Steering Committee Members Stella Bolaki is Reader in Medical Humanities and co-director of the Centre for Health and Medical Humanities at the University of Kent. She has research interests in experiences of illness and disability across different art forms which she has explored through her monograph Illness as Many Narratives: Arts, Medicine and Culture and her collaborative project Artists’ Books and Medical Humanities. Her research on arts and health also engages with different communities. She is currently working on a new project that examines how ideas and practices of self-care are interrogated and articulated in contemporary literature and culture. Email: firstname.lastname@example.org. Twitter account: @ArtistsBooks1 Harriet Cooper is Lecturer in Medical Education at Norwich Medical School (University of East Anglia) and was previously Lecturer in Medical & Health Humanities in the School of Art, Media and American Studies. Harriet works at the intersection of medical humanities, disability studies and applied qualitative health research. Her medical humanities research has focused on the ‘making’ of disabled subjectivities and on the ways in which cultural anxieties about disability come to be embodied and lived. Her book Critical Disability Studies and the Disabled Child: Unsettling Distinctions was published by Routledge in 2020. Email: email@example.com Francesca Govia was awarded her PhD in Literature from the University of Essex in 2022. Francesca’s thesis focused on how the psychiatric condition schizophrenia was represented in contemporary memoirs authored by an individual who associated with the diagnosis. As this thesis topics highlights, Francesca has a particular interest in how psychiatric conditions and literature intertwine. Following the submission of her thesis Francesca has returned to working full-time in the charity sector. Jane Hartshorn is a poet and PhD candidate at University of Kent, writing about the lived experience of chronic illness. Her pamphlets include In the Sick Hour (Takeaway Press, 2020) and Tract (Litmus Publishing, 2017). She has had poems published by Boudicca Press, Dostoyevsky Wannabe, Lucy Writers and SPAM and is an editor at Ache Press. She is co-founder of the CHASE Medical Humanities Network. janehartshorn.weebly.com @jeahartshorn Tracey Loughran is Professor of History at the University of Essex. Her research interests centre on the interaction of ideas and experiences of body, mind and self, and how knowledge is constructed, translated and transformed across different disciplines and contexts. This thread connects research projects on ‘shell-shock’ in First World War Britain, psychoanalysis in the interwar period, and female bodily experiences, psychological subjectivities and familial relationships in postwar Britain. Her most recent project, an intersectional history of women’s “everyday health” uses oral history interviews to understand women’s embodied experiences and has created a toolkit to improve adolescent emotional wellbeing. Email: firstname.lastname@example.org Janet Mathieson was recently awarded her doctorate at the University of Essex for her thesis ‘The Cells: the creation of a novel from an interdisciplinary writing practice, in dialogue with Julia Kristeva, to reimagine cancer and care’. The Cells seeks to create a new discourse about cancer, narrativising this disease through the prism of a carer. Her research interests are in illness narratives; the narrativization of disease; the figure of the carer; clinicalisation/ medicalisation; autofiction; experimental writing; writing as processing; feminist writing; and the theories of Julia Kristeva.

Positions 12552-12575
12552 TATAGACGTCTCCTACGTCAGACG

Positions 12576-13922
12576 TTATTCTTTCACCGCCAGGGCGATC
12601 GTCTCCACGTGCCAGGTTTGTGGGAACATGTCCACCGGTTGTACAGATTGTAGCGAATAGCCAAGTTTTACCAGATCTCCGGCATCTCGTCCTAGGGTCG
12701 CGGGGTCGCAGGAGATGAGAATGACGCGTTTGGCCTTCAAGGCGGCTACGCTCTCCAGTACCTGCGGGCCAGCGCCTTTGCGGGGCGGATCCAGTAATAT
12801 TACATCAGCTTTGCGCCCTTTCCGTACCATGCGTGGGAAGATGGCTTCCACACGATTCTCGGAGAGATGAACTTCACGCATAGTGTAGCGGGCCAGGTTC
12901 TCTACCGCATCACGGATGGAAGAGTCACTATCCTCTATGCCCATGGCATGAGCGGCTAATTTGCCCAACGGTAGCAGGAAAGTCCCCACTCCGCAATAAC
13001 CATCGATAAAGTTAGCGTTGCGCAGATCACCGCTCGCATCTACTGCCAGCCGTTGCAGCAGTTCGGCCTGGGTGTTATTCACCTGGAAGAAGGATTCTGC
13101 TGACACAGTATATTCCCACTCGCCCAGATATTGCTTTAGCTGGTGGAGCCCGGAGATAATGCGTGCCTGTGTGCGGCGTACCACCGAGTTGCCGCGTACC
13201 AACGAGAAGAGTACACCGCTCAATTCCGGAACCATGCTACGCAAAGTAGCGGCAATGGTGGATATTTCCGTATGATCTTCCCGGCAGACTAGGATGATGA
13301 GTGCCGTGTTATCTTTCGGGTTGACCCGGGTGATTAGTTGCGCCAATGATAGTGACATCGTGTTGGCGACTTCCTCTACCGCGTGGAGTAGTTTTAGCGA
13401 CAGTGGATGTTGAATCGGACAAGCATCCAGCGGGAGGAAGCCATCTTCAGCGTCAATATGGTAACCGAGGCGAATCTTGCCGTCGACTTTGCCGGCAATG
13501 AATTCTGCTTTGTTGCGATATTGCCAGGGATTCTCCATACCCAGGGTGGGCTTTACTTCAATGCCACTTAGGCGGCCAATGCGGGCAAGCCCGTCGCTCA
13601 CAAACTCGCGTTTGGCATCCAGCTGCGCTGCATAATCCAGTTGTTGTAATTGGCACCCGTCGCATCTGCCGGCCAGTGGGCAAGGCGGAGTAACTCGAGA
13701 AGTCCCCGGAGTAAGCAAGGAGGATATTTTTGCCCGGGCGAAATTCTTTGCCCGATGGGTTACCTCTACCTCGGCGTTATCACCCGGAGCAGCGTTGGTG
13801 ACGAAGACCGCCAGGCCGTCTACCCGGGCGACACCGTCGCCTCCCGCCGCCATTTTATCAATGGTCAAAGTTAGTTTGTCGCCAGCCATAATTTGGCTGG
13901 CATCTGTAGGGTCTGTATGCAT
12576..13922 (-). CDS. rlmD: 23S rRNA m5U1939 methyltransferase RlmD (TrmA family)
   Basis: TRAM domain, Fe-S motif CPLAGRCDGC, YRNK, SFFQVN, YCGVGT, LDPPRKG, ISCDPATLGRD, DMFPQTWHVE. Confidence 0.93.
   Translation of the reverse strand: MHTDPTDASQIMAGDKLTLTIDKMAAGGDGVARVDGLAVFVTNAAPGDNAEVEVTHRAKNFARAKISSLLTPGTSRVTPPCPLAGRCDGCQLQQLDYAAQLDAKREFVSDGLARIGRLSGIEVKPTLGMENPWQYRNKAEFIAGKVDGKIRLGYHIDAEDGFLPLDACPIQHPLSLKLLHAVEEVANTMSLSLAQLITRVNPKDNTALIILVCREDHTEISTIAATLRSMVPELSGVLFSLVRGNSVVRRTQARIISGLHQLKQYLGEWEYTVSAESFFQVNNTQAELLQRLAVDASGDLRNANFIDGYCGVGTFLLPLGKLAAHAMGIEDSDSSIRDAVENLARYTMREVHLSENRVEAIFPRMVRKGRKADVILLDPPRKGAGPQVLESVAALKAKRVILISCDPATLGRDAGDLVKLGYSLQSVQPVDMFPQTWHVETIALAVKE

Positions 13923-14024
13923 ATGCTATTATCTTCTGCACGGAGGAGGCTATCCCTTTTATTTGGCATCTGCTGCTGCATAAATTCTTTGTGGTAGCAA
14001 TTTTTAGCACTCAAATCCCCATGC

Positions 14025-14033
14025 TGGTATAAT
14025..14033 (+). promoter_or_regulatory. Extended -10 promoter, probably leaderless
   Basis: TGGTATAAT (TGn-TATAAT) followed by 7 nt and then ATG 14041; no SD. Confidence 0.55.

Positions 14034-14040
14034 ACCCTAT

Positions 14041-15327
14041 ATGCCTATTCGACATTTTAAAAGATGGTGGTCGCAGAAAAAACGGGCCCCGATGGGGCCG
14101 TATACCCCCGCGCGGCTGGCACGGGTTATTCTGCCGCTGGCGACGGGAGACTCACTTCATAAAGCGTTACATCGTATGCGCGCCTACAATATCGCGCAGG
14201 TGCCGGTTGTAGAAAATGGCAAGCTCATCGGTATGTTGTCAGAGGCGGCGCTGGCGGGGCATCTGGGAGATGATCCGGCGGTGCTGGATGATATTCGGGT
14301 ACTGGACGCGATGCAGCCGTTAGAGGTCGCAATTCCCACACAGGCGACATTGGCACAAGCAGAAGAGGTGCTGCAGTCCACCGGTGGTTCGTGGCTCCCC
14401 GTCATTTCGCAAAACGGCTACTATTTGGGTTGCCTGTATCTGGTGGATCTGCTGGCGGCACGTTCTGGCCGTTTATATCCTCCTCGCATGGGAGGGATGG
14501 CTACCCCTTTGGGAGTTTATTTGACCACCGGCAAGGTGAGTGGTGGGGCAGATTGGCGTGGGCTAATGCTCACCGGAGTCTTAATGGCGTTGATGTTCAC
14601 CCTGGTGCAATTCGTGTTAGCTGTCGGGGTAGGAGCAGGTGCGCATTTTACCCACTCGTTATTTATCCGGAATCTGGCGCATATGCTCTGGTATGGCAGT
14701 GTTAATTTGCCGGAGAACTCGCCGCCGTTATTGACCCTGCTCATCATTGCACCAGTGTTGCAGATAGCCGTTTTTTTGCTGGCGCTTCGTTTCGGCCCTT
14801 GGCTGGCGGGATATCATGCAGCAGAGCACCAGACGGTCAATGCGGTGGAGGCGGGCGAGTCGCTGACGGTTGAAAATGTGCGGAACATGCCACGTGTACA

The A/E/E Network will be formally launched at a workshop on 20 June 2023 at the University of Essex, and we are inviting proposals for papers and creative interventions that speak to the network themes.
This workshop will examine crucial questions around the relationship between experience and representation; different forms, means and contexts of articulating knowledge and health and illness; and the methods for narrativizing embodied experience that open out techniques and spaces for empathy, healing and change.
The workshop will be a springboard for future activities, including an online “living dictionary” resource and a special issue/edited collection. We welcome proposals for traditional papers/panels, creative interventions, and participatory workshops. Individual papers or creative interventions should be 20 minutes long; panels or multi-person activities should be 1 hour long. Please submit abstracts of 200 words to Tracey Loughran (email@example.com) by Friday 31 March 2023.
We welcome researchers at all stages of their studies and careers, working both within and outside academia. The workshop itself is free and we have a limited budget to support attendance. This will be allocated on a first-come, first-served basis, with prioritisation of PG students and those travelling from outside Essex.